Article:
Mathematical and Computational Finance Seminar

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Past events in this series
Tomorrow
16:00
to
17:30
Kim Weston
Abstract

In this talk, I will present an incomplete equilibrium model to determine the price of an annuity.  A finite number of agents receive stochastic income streams and choose between consumption and investment in the traded annuity.  The novelty of this model is its ability to handle running consumption and general income streams.  In particular, the model incorporates mean reverting income, which is empirically relevant but historically too intractable in equilibrium.  The model is set in a Brownian framework, and equilibrium is characterized and proven to exist using a system of fully coupled quadratic BSDEs.  This work is joint with Gordan Zitkovic.

  • Mathematical and Computational Finance Seminar
4 December 2018
16:00
to
17:30
Anne Balter
Abstract

Authors:

Anne Balter and Antoon Pelsser

Models can be wrong and recognising their limitations is important in financial and economic decision making under uncertainty. Robust strategies, which are least sensitive to perturbations of the underlying model, take uncertainty into account. Interpreting

the explicit set of alternative models surrounding the baseline model has been difficult so far. We specify alternative models by a stochastic change of probability measure and derive a quantitative bound on the uncertainty set. We find an explicit ex ante relation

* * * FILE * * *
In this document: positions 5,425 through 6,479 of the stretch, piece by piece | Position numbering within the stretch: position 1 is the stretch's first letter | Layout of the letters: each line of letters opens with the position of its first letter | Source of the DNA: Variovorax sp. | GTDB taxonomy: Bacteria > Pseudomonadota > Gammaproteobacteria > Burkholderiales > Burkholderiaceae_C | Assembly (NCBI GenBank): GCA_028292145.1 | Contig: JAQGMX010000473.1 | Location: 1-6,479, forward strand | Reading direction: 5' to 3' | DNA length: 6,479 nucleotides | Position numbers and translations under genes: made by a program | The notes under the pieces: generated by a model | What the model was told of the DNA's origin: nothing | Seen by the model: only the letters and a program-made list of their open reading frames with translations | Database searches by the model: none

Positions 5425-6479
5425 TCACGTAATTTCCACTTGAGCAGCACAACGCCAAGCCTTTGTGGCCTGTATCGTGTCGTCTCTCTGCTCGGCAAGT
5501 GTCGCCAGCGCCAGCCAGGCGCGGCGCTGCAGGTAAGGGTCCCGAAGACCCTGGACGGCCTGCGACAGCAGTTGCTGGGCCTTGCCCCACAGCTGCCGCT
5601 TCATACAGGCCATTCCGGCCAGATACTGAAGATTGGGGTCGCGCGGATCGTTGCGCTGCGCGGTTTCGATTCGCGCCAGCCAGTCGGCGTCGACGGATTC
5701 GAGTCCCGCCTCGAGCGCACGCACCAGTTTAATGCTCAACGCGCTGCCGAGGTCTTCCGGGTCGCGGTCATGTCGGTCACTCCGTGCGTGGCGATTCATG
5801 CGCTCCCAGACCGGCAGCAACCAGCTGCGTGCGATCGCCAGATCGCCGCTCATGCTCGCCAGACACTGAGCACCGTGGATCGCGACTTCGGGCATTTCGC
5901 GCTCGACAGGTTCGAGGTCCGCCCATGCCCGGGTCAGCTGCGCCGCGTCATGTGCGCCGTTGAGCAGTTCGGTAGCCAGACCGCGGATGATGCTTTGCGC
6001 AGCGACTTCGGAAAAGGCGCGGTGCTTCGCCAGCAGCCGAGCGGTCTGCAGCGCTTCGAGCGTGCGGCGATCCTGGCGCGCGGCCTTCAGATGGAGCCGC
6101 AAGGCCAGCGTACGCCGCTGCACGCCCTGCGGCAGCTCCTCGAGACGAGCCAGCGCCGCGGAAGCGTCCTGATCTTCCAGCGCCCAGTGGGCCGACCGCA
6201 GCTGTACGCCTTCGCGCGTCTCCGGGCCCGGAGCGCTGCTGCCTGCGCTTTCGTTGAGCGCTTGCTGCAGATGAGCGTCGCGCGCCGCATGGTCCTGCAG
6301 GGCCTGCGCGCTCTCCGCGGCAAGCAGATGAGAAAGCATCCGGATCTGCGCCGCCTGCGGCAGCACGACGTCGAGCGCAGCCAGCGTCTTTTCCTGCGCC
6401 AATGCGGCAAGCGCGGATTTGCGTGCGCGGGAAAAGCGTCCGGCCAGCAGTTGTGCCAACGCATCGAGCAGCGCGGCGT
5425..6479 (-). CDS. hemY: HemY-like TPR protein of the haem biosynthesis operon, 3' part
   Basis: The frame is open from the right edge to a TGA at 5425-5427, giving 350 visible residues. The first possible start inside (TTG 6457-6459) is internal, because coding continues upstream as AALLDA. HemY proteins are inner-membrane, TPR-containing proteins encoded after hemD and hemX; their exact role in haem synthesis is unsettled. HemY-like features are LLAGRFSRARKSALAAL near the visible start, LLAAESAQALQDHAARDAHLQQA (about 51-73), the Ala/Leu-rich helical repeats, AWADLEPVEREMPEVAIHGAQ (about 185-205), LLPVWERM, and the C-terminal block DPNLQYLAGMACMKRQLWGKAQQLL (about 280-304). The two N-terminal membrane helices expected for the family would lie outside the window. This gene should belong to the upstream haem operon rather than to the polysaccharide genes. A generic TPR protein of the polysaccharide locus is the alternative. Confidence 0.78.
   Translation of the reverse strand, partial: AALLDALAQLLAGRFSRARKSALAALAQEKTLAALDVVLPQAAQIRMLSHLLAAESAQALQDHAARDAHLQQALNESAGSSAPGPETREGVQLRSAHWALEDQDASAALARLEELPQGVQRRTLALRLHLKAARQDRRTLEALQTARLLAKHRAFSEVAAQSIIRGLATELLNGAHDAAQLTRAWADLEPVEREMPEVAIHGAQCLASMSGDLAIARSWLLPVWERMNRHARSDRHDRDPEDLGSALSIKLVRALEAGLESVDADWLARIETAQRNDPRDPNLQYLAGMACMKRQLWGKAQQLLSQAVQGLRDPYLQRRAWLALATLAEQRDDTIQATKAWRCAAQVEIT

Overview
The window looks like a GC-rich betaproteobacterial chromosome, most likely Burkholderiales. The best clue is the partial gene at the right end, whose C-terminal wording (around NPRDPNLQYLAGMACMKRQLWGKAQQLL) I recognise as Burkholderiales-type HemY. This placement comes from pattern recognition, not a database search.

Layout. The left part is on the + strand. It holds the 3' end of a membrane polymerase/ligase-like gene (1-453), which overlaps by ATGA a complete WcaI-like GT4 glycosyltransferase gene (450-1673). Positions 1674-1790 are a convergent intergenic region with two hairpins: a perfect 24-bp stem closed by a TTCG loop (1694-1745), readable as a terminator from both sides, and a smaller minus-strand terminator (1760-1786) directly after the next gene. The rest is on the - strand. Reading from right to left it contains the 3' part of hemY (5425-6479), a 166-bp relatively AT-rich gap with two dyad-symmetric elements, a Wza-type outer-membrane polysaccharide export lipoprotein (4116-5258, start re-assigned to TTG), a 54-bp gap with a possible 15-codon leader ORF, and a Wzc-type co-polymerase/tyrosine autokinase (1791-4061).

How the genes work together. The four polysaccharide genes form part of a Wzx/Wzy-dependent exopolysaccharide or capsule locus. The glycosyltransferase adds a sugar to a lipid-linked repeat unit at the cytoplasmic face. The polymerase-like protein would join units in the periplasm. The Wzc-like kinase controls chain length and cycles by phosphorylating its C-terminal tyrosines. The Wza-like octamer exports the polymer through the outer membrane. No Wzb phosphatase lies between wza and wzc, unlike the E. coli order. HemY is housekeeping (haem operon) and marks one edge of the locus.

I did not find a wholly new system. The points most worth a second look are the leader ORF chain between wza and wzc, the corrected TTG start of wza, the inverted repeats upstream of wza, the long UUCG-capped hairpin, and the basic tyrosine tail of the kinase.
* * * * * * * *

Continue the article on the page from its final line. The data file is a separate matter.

between the choice parameter k, which is the radius of the uncertainty set, and the Type I and II error probabilities on the statistical test that is hypothetically performed to investigate whether the model specification could be rejected at the future test horizon.

The hypothetical test is constructed to obtain all alternative models that cannot be distinguished from the baseline model with sufficient power. Moreover, we also link the ambiguity bound, which is now a function of interpretable variables, to numerical

values on several divergence measures. Finally, we illustrate the methodology on a robust investment problem and identify how the robustness multiplier can be numerically interpreted by ascribing meaning to the amount of ambiguity.

  • Mathematical and Computational Finance Seminar
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